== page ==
Just two weeks ago we followed the reluctant prophet Jonah as he was called by God to go to Nineveh, but ran in the opposite direction. God finally got Jonah’s attention and he decided to go along with the plan. Nineveh was an important city in the Assyrian Empire, an antagonist and enemy of those who lived in Israel and Judah. For the last two weeks we have talked about how brutal, vicious, and bloodthirsty the Assyrians were in their conquests of foreign nations. If you will remember the past couple of weeks, I shared with you how the Assyrians would impale their victims on long spears, decapitate their victims and pile the heads up in a pyramid in the city, and even skin their victims alive. They were a brutal, bloodthirsty nation of conquerors.
For these reasons Jonah hated the Ninevites, yet he went to Nineveh and proclaimed, “Forty more days and Nineveh will be overturned!” (Jonah 3:4 NIV) The Ninevites responded in a way that no one could have ever imagined. They repented, the king issued a decree calling for a nation-wide fast, and he ordered the people,
8 …Let everyone call urgently on God. Let them give up their evil ways and their violence. (Jonah 3:8 NIV)
Jonah was livid. He stomped around and fumed as he told God,
2 …”O LORD, is this not what I said when I was still at home? That is why I was so quick to flee to Tarshish. I knew that you are a gracious and compassionate God, slow to anger and abounding in love, a God who relents from sending calamity. (Jonah 4:2 NIV)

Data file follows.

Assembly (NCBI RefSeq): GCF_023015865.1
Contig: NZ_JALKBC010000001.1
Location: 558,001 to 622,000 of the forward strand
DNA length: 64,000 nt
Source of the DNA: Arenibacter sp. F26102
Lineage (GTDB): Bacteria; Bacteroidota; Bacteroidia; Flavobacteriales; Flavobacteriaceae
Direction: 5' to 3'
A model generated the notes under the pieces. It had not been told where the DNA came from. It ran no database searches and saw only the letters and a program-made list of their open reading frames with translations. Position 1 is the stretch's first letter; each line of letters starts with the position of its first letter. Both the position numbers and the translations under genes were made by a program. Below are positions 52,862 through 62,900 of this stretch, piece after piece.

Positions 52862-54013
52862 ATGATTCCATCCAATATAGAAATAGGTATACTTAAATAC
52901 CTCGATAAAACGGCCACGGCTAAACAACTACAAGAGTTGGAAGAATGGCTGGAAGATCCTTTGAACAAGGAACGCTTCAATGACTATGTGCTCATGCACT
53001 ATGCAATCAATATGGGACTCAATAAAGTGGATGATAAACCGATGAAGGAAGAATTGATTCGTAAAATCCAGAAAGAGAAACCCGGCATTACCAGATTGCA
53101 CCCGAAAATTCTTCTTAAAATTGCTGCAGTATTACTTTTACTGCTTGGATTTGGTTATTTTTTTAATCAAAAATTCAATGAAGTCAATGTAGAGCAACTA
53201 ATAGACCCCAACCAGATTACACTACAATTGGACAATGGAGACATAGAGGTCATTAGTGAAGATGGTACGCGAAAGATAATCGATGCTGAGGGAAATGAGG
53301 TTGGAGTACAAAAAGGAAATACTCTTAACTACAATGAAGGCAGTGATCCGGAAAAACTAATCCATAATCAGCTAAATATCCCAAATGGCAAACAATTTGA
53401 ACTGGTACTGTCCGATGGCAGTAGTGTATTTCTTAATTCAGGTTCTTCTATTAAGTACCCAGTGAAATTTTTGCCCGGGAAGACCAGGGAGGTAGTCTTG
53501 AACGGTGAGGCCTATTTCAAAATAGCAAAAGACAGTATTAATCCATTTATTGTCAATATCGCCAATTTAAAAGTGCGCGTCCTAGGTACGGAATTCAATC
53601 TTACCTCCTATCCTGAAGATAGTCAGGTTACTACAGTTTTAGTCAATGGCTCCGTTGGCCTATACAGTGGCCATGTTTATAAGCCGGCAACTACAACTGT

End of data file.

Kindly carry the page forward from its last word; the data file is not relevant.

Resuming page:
Jonah was so angry that God would show His grace to the people of Nineveh that he asked God to take his life. God was more concerned about the transformation of the Ninevites than He was about the anger of Jonah.
It is impossible to pinpoint the date of Jonah’s visit to Nineveh, but we can narrow it down to the time period of Jeroboam II, the king of the northern kingdom of Israel. We learn that from 2 Kings 14:23-25. Jeroboam II ruled Israel from 793-758 B.C. Most people place Jonah’s trip to Nineveh towards the end of Jeroboam II reign, around 760 B.C. That is important for you to remember as we begin our study for today.
Our study today, on the message of the prophet Nahum, is the sequel to Jonah. Jonah would have loved to have been given the message that God gave to Nahum because Nahum’s call from God was to pronounce the end of Nineveh. The repentance of the Ninevites didn’t “take,” they returned to their evil, vicious ways, and the patience of God was replaced by the wrath of God. Read more